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Omicron Covid-19 variant sets off strong market reaction

By William Hoffman

20:20, 26 November 2021

WHO headquarters where are scientists are charged with monitoring Covid-19
The WHO identified a new Covid-19 variant of concern motivating Biden to issue a travel ban from Southern Africa - Credit: Shutterstock

The World Health Organization on Friday designated an emerging Covid-19 mutation out of South Africa and Botswana as an official variant of concern (VOC) and gave it the name Omicron.

The number of Omicron cases is increasing in almost all provinces in South Africa and early research on the variant suggests it has “some worrying characteristics,” said Maria Van Kerkhove, infectious disease epidemiologist for the World Health Organization.

“This variant has a large number of mutations, some of which are concerning,” WHO wrote in a press release. “Preliminary evidence suggests an increased risk of reinfection with this variant, as compared to other VOCs.”

Market reactions

The reactions from markets were “overly negative,” said Bruce Yandle, a distinguished adjunct fellow for the Mercatus Center at George Mason University.

Omicron’s designation as a VOC (as opposed to a lower classification as a variant of interest) came after markets took a beating in a short trading day. The Dow Jones Industrial Average closed 905 points lower for a 2.53% decline on the day and investors fled to the safety of US Treasuries where the 10-year benchmark rate fell 16 basis points to 1.48%.

“Of course, no one knows what Monday will bring to financial markets, but we can be glad that we have a weekend for economic agents to digest information and recalculate,” Yandle said. “All else equal – and all else is never equal, of course – I expect we will see some recovery of equity market prices. … There will be lots of other news generated between now and Monday.”


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Vaccine protection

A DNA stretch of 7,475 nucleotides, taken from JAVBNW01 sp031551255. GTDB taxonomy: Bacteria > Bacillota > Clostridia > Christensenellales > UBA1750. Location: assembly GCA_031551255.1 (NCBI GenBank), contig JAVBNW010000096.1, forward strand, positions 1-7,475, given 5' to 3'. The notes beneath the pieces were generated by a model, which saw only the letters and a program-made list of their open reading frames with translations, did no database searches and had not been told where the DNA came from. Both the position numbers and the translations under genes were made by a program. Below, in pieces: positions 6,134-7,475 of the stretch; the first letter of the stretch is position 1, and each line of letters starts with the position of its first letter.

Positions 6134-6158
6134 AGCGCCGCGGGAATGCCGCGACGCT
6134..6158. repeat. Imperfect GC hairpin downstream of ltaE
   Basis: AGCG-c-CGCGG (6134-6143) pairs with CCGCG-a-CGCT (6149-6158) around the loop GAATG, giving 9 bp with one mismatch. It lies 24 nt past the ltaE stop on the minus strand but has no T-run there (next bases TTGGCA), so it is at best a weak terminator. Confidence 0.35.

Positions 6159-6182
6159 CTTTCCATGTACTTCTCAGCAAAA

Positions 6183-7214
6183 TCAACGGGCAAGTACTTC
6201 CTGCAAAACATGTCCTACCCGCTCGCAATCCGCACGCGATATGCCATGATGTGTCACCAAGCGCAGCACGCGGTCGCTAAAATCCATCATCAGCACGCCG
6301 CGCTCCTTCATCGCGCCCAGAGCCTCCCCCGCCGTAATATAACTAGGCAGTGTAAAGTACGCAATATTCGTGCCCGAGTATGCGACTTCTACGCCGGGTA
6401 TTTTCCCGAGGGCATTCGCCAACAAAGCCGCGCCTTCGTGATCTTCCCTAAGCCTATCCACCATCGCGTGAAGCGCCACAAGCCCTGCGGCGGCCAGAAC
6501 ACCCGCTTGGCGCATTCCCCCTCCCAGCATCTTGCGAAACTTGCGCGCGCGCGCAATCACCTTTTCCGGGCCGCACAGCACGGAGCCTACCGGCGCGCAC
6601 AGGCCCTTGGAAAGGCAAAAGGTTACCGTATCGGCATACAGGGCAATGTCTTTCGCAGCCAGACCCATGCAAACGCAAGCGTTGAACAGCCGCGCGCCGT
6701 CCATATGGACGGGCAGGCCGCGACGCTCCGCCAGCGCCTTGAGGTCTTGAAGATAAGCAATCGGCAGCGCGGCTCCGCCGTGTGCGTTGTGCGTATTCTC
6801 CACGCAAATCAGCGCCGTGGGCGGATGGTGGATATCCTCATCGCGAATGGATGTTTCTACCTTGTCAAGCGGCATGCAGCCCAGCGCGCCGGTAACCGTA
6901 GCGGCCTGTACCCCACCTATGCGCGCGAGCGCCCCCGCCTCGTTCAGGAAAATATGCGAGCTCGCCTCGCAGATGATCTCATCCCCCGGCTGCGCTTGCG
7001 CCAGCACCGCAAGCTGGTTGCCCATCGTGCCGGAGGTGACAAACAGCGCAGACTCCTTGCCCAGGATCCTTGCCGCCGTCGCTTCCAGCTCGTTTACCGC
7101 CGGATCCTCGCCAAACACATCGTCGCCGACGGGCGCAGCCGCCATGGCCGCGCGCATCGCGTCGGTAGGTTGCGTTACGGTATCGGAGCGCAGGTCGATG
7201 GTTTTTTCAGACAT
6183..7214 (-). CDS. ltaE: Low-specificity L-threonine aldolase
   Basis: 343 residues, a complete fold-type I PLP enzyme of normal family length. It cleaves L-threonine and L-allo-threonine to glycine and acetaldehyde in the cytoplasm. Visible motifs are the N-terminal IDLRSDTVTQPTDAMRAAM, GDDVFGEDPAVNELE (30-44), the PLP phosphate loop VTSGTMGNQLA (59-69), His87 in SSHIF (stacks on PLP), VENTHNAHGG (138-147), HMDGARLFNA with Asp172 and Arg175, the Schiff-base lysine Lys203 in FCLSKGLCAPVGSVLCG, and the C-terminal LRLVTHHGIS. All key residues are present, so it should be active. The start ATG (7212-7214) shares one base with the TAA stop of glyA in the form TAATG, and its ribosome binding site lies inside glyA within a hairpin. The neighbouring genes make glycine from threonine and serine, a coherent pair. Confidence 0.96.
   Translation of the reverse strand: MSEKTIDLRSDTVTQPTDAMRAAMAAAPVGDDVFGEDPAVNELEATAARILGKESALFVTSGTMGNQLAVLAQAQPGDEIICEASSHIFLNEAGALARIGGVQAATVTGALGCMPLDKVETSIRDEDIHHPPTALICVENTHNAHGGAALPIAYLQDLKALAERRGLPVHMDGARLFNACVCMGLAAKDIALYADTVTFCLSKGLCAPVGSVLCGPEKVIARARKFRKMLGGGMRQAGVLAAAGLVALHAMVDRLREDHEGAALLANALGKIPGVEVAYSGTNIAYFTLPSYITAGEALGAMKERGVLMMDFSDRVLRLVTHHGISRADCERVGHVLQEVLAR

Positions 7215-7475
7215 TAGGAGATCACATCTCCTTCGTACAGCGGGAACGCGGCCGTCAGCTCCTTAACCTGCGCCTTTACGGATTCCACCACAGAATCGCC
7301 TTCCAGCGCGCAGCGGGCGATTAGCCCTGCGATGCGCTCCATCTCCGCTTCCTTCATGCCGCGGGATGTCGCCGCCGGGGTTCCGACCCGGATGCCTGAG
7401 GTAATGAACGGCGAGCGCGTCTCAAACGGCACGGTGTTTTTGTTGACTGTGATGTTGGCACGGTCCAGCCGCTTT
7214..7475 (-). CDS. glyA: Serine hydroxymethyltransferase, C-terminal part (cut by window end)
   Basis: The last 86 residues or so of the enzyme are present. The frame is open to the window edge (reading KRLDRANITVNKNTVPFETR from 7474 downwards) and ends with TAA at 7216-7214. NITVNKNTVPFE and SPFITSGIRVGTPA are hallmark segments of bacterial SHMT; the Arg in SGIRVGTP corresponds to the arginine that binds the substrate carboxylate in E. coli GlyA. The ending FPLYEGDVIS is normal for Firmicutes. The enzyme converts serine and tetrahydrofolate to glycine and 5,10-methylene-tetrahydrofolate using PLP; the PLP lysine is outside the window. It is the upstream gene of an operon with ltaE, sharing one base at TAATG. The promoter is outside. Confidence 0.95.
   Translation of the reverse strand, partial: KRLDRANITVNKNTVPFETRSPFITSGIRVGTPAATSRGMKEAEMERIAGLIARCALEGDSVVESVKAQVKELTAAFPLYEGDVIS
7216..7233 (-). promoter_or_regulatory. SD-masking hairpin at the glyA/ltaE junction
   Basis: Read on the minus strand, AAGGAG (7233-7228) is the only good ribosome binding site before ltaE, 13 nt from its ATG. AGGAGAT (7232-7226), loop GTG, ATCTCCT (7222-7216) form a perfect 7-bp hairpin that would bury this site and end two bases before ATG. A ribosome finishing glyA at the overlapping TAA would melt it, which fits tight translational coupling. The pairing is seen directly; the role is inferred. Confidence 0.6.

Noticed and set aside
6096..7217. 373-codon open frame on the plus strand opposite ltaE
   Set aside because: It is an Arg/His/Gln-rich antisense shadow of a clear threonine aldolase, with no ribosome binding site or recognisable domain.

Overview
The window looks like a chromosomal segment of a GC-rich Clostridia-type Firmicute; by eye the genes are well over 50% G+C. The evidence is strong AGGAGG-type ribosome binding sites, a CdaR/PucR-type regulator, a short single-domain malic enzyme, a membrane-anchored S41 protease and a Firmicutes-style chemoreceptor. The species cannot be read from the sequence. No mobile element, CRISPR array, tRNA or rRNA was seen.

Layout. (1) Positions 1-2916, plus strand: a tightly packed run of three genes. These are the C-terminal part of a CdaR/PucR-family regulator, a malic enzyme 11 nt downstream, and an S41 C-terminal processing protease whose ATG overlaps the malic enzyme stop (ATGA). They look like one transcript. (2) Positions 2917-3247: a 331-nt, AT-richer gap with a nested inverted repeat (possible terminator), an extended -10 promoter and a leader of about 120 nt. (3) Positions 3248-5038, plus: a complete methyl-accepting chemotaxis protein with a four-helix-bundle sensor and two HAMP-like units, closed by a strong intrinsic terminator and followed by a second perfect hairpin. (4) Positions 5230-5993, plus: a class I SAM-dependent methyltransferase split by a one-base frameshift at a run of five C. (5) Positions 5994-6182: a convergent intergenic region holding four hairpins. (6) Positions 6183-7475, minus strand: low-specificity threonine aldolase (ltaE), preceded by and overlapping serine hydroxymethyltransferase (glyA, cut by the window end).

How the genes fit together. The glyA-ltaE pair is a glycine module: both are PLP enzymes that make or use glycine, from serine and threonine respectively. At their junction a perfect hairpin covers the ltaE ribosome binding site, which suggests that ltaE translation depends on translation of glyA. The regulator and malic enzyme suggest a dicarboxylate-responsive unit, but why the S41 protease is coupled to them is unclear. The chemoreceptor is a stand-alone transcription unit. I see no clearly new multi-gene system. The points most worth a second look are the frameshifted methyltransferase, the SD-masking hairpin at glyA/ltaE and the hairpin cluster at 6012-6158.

Vaccine makers have said the preventative shots are effective against previous variants of concern, but have not yet released studies on how the vaccines will react to Omicron.

Pfizer said it is studying Beta and Delta variants to establish a regulatory pathway for any updated vaccine that might be needed to address any future variant of potential concern.

“While Pfizer and BioNTech believe a third dose of their Covid-19 vaccine has the potential to preserve the highest levels of protective efficacy against all currently known variants, the companies are remaining vigilant and are developing updated versions of the Pfizer-BioNTech Covid-19 vaccine to potentially address specific variants,” Pfizer wrote in a note on its website.

Likewise, the National Institutes of Health earlier this month released a study that showed the Moderna Covid-19 vaccine increased levels of neutralising antibodies against all earlier variants of concern in a primate study.

Omicron is most concentrated on the Southern continent of Africa and on Friday the US, Canada, the European Union and the UK announced new travel bans on people travelling from South Africa, Botswana, Zimbabwe, Namibia, Lesotho, Eswatini, Mozambique and Malawi starting Monday.

Read more: Dow drops almost 1,000 points on emerging coronavirus variant

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The difference between trading assets and CFDs
The main difference between CFD trading and trading assets, such as commodities and stocks, is that you don’t own the underlying asset when you trade on a CFD.
You can still benefit if the market moves in your favour, or make a loss if it moves against you. However, with traditional trading you enter a contract to exchange the legal ownership of the individual shares or the commodities for money, and you own this until you sell it again.
CFDs are leveraged products, which means that you only need to deposit a percentage of the full value of the CFD trade in order to open a position. But with traditional trading, you buy the assets for the full amount. In the UK, there is no stamp duty on CFD trading, but there is when you buy stocks, for example.
CFDs attract overnight costs to hold the trades (unless you use 1-1 leverage), which makes them more suited to short-term trading opportunities. Stocks and commodities are more normally bought and held for longer. You might also pay a broker commission or fees when buying and selling assets direct and you’d need somewhere to store them safely.
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